A scholarship for students who are involved in 4-H is keeping alive the memory of a person who was special to so many.
Shelley Comer Akers, age 35, died tragically in a tractor accident on Aug. 2, 2010. She left behind her husband, Kyle; two daughters, Alexis and Addison; Robert and Ruth Comer, a brother, Russ (Bonnie) Comer, and several in-laws, nieces and nephews.
Shelley had served as a member of the Community Foundation’s scholarship committee since 2006. She was the office manager for Purdue Extension and had been very involved in the 4-H program. Shelley was also a volunteer for the American Cancer Society’s Relay for Life. She attended New Chapel United Methodist Church.
She made a huge impact on everyone who knew her, as was evident by the hundreds of people who attended her visitation and funeral service.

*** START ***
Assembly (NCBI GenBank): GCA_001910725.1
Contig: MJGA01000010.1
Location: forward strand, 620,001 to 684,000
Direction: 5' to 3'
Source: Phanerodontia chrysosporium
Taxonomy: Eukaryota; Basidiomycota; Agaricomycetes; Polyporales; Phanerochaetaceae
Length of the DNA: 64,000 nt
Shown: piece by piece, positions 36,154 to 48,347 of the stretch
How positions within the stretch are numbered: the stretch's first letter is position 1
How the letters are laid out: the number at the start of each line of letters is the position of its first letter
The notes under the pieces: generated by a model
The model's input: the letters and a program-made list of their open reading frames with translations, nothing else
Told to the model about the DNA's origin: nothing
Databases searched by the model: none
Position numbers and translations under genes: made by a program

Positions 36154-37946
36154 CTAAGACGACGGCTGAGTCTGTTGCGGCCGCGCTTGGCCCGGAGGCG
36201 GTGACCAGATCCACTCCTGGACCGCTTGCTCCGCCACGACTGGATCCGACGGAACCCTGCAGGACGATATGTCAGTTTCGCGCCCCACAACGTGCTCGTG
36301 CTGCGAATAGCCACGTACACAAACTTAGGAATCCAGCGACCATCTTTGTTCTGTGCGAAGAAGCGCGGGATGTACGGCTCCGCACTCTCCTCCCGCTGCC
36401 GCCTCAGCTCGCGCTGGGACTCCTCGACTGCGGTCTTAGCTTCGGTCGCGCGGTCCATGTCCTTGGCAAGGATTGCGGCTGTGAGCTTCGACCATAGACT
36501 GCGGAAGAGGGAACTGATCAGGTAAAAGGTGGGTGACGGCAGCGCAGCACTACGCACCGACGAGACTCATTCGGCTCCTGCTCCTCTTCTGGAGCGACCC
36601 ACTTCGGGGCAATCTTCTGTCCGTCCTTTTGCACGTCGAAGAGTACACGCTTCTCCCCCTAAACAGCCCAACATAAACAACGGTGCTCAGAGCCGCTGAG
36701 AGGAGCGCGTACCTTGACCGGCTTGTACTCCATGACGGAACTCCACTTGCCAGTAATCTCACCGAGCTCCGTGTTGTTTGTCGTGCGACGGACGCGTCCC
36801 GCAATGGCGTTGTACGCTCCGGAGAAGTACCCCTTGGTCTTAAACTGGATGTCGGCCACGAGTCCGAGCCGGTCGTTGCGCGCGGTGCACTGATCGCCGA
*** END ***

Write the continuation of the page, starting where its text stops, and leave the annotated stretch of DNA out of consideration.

“Shelley was a very dedicated member of our scholarship committee for several years,” said Scholarship Committee Chair Marsha Howser. “It was clear she devoted a lot of time to reviewing all scholarship applications and was actively involved in discussions at committee meetings. She seemed to truly enjoy her volunteer work on this committee and always brought a smile to the board table in meetings that will be deeply missed.”
Her husband, Kyle, established a scholarship fund in her memory. Applicants are asked to submit an essay on how they’ve been able to put the 4-H’s in 4-H to good use in their life. It has been very meaningful for several scholarship recipients over the years to receive this award, as many had worked closely with Shelley in 4-H.
“Shelley truly believed in the 4‐H program because she knew it helped children and youth. Shelley was one of the people who helped build the Scott County program into what it is today,” said Extension Educator Jackie Benham.
Shelley left an indelible mark on all who knew her, and her legacy will continue to live on through this scholarship.